Each Genuine Unauthorized garment starts with a life size digital print of a selfie taken by the artist in a luxury store dressing room. These dressing room selfies are used to develop the foundation for each garment in the project. Instead of recreating the item in the photograph, these new garments instead prioritize the flat photographic image, resulting in dresses that are sandwich-board-like in their construction, relying on simple pleats and the tromp l’oeil effect of the printed photograph for contouring.
The project approaches legality through the lens of appropriation. Censorship pixelization in both the garments and website design “redact” the “original” to crate a parody. The censorship walks the line of originality within the eyes of the legal system while evoking desire for that which we cannot have.
Originally intended to foster creativity and innovation, IP and copyright laws instead primarily function as a tool to uphold and preserve dominant systems of value and capital preservation for the wealthy. The project argues that these systems create something akin to a modern sumptuary code (historical laws that regulated consumption in order to preserve class and social hierarchies). The Genuine Unauthorized Clothing Clone Institute seeks to illustrate the logic of these law practices within the fashion industry with an experiment in appropriation and education.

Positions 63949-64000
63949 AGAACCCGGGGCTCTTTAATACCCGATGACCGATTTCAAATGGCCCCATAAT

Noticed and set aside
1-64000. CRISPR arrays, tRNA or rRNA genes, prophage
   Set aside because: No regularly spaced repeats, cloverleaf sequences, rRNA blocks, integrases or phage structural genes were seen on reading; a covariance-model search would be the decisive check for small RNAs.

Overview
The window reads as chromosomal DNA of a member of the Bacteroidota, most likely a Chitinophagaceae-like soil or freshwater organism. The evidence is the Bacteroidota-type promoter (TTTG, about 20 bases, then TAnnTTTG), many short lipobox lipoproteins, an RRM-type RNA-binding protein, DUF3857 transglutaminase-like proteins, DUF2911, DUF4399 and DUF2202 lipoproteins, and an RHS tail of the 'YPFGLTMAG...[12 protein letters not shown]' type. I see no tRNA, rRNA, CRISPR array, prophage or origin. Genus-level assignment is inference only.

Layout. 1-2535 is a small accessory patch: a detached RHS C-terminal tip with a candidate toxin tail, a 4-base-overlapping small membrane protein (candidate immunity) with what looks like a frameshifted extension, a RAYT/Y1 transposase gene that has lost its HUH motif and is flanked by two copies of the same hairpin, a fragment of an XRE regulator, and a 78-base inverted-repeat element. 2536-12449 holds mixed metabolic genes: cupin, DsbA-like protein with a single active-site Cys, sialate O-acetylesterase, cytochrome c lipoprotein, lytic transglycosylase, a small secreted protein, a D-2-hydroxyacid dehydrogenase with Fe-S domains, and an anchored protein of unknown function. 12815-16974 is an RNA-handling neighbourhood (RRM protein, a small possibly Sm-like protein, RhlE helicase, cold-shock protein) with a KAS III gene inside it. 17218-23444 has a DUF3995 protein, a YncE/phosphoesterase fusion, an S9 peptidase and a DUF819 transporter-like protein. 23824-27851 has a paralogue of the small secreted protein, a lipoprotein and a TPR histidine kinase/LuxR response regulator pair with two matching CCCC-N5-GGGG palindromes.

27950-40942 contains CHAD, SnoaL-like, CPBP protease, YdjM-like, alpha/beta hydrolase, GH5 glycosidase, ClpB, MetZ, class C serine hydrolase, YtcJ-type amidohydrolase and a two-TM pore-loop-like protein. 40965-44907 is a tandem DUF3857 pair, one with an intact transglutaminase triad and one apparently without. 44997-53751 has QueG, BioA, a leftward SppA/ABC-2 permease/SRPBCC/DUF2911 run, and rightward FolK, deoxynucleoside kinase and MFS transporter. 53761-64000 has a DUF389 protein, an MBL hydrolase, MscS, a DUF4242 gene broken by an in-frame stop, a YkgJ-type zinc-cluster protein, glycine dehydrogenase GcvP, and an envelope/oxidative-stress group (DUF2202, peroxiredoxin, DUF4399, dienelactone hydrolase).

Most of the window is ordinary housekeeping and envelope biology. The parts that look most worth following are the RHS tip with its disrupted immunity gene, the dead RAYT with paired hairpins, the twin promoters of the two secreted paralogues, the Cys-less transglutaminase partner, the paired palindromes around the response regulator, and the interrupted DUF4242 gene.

The Genuine Unauthorized Clothing Clone institute is a project born out of desire and alienation. Developed by artist and designer Abigail Glaum-Lathbury the project’s garments, free downloadable patterns and instructional videos are a visual primer into copyright and intellectual property law and illustrate systems of exclusion and hegemony. Trained as a pattern maker and fashion designer, her recent work is a kind counter-practice, working to create new ways of operating within the field of fashion and design. In 2014 she co-founded the Rational Dress Society, a collective that raises questions around identity and consumption through a radical approach to inclusive sizing. Using the fundamentally relational aspects of fashion as a critical platform, her work explores the discursive potential found in clothing and dressing, arguing for a rethinking and transformation of the fashion system. Glaum-Lathbury is an Associate Professor of Fashion Design at the School of the Art Institute of Chicago where she teaches design and pattern making.
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